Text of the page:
TCS Daily


Ken Starr Saved Bill Clinton from Himself

By John E. Tamny - June 25, 2004 12:00 AM

In advance of this week's release of his 957-page memoir, former President Bill Clinton is already rewriting history. Most notably he has excoriated Ken Starr; a remarkable delusion on Clinton's part given that the former Whitewater special prosecutor arguably saved him from committing perjury before a federal grand jury.

The spin began last week, with the former president telling USA Today that Starr was guilty of an "abuse of power" that "crushed innocents." Perhaps mixing journalism with advocacy, CBS anchor Dan Rather noted in the same USA Today piece that Clinton's most "interesting and riveting" comments from Sunday night's 60 Minutes interview concern Ken Starr, and his "'unethical and illegal' attempt to destroy his presidency." Rather went on to say that Clinton "described Starr as a 'proverbial hatchet man for very wealthy, radical-right Republicans.'"

That Bill Clinton would attempt to cast himself as the unwitting victim of a vast right-wing conspiracy is not surprising. What is fascinating is that he would do so in the face of so much contradictory evidence.

Consider his assertion that Starr was the "hatchet man for very wealthy, radical-right Republicans." The "radical right Republican" that he no doubt referred to is Richard Mellon Scaife, but according to the book Truth At Any Cost,

"Starr and Scaife had never met, and shared a mutual distrust. Scaife bankrolled
journalistic ventures by far-right conspiracy theorists who believed Vince Foster
had been murdered. He was contemptuous of Starr's conclusion that Foster died

by his own hand. Starr believe Scaife was irresponsible, and the public
suspicions he stirred up unnecessarily dragged out his probe. Starr even thought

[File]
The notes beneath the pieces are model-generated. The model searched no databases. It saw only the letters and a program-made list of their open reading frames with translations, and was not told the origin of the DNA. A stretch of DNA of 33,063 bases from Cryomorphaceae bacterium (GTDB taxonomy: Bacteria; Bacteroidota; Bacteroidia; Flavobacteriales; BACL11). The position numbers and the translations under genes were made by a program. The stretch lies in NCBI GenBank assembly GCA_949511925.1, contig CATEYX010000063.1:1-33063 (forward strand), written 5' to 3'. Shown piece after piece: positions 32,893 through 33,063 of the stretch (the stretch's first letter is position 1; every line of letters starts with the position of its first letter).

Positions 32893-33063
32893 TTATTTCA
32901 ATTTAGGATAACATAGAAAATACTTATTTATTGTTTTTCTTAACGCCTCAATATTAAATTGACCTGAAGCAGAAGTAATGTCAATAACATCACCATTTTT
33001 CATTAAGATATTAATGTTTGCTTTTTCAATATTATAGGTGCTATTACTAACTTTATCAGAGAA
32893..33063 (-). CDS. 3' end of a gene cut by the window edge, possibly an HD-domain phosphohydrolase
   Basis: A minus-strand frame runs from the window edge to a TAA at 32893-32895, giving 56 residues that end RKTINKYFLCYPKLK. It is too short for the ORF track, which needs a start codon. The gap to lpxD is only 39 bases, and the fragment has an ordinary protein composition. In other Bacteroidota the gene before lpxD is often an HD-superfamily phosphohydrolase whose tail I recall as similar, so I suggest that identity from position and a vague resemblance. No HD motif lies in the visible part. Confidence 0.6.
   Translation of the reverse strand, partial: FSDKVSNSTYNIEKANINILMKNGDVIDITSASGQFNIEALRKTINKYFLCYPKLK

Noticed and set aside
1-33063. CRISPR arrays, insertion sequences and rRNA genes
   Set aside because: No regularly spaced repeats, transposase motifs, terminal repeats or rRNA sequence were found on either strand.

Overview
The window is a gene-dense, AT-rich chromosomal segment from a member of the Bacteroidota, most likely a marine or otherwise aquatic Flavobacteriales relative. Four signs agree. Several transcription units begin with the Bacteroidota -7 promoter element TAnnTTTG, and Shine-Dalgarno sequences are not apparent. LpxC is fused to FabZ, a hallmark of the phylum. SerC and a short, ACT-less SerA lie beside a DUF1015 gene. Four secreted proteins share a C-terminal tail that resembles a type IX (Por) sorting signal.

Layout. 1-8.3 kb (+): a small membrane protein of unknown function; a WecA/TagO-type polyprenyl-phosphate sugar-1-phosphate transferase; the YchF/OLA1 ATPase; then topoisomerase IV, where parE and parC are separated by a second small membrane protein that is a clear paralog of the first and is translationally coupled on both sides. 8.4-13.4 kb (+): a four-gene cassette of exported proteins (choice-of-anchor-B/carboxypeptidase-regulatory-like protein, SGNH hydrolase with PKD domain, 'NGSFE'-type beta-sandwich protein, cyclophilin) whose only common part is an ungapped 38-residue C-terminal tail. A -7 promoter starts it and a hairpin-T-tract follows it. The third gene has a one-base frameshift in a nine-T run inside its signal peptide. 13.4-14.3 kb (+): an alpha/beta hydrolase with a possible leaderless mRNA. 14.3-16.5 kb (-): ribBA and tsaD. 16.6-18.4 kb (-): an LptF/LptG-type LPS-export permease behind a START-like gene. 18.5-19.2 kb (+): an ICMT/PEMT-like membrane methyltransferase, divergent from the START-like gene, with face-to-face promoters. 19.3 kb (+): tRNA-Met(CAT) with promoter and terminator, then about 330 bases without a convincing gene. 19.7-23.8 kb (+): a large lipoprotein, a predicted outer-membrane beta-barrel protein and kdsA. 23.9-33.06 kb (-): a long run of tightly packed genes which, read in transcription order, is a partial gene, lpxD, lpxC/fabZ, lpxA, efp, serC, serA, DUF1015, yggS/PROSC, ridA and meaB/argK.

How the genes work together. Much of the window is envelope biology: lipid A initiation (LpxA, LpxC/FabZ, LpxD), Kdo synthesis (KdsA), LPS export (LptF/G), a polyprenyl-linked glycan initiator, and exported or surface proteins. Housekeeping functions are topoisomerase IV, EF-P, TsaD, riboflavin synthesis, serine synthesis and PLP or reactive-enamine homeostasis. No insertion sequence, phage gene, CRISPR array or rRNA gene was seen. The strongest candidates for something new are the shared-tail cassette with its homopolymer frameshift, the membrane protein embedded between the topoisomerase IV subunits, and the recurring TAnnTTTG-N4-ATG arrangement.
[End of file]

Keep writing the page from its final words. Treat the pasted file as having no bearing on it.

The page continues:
Scaife might try to scotch his job at Pepperdine."

Regarding the above-mentioned book's authors, Susan Schmidt and Michael Weisskopf: they, if anything, would qualify for the vast left-wing media conspiracy; Schmidt being the co-author of a book titled Tell Newt to Shut Up (guess which Newt), while Weisskopf worked for the Washington Post (as did Schmidt) before switching to Time Magazine. Despite their lefty credentials, their book was surprisingly evenhanded, and certainly came to different conclusions about Starr.

Contrary to Clinton's "unethical and illegal" characterization, Schmidt and Weisskopf wrote that,

"Starr flatly opposed an early subpoena of Clinton. He told his troops that
as a matter of respect and comity they should 'exhaust all remedies' to get him
to appear voluntarily. Clinton was in a unique bind, Starr thought, and

prosecutors had to be careful about exploiting it."

Starr knew that Clinton could not invoke the Fifth Amendment as an ordinary American might because "it would be seen as an admission of guilt and fuel calls for his resignation or impeachment." That in mind, Starr's office invited Clinton to testify several times, but did not make those invitations public.

But what makes Bill Clinton's demonization of Ken Starr truly shocking is that had he been the vindictive sort, the latter could have trapped Clinton in a lie before the federal grand jury investigating Whitewater. Indeed, while in the process of the Janet Reno ordered probe into the president's ties with Monica Lewinsky, Starr's team eventually learned from the FBI lab that the stain on Lewinsky's dress was in fact semen.

This is important because, as Schmidt and Weisskopf wrote, "prosecutors could have waited until after the (Clinton's) testimony to ask for a blood sample, keeping him in the dark. Then, if he stuck to his denial of a sexual relationship with Lewinsky, Starr would have an open-and-shut case of perjury."

Rather than trap him in a lie, Starr chose to throw "Clinton a lifeline" and ordered a blood test of then President Clinton. In asking for the test, Starr team-member Bob Bittman "tacitly confirmed DNA had been found on the dress," a truthful admission that saved Clinton from making false ones.

As opposed to destroying Bill Clinton's presidency, it could be argued that Ken Starr did more than anyone to save it. While it's impossible to know for sure, it doesn't seem like much of a reach to say that Clinton would not have survived a perjury conviction.

Despite what Ken Starr did for him in the darkest moments of his presidency, Bill Clinton has resorted to cheap shots about him, and has once again taken the low road as he tries to rewrite history. Rather than join him, Ken Starr has once again taken the dignified route, saying on Tucker Carlson: Unfiltered that he "understand(s) the depth of his (Clinton's) feelings."


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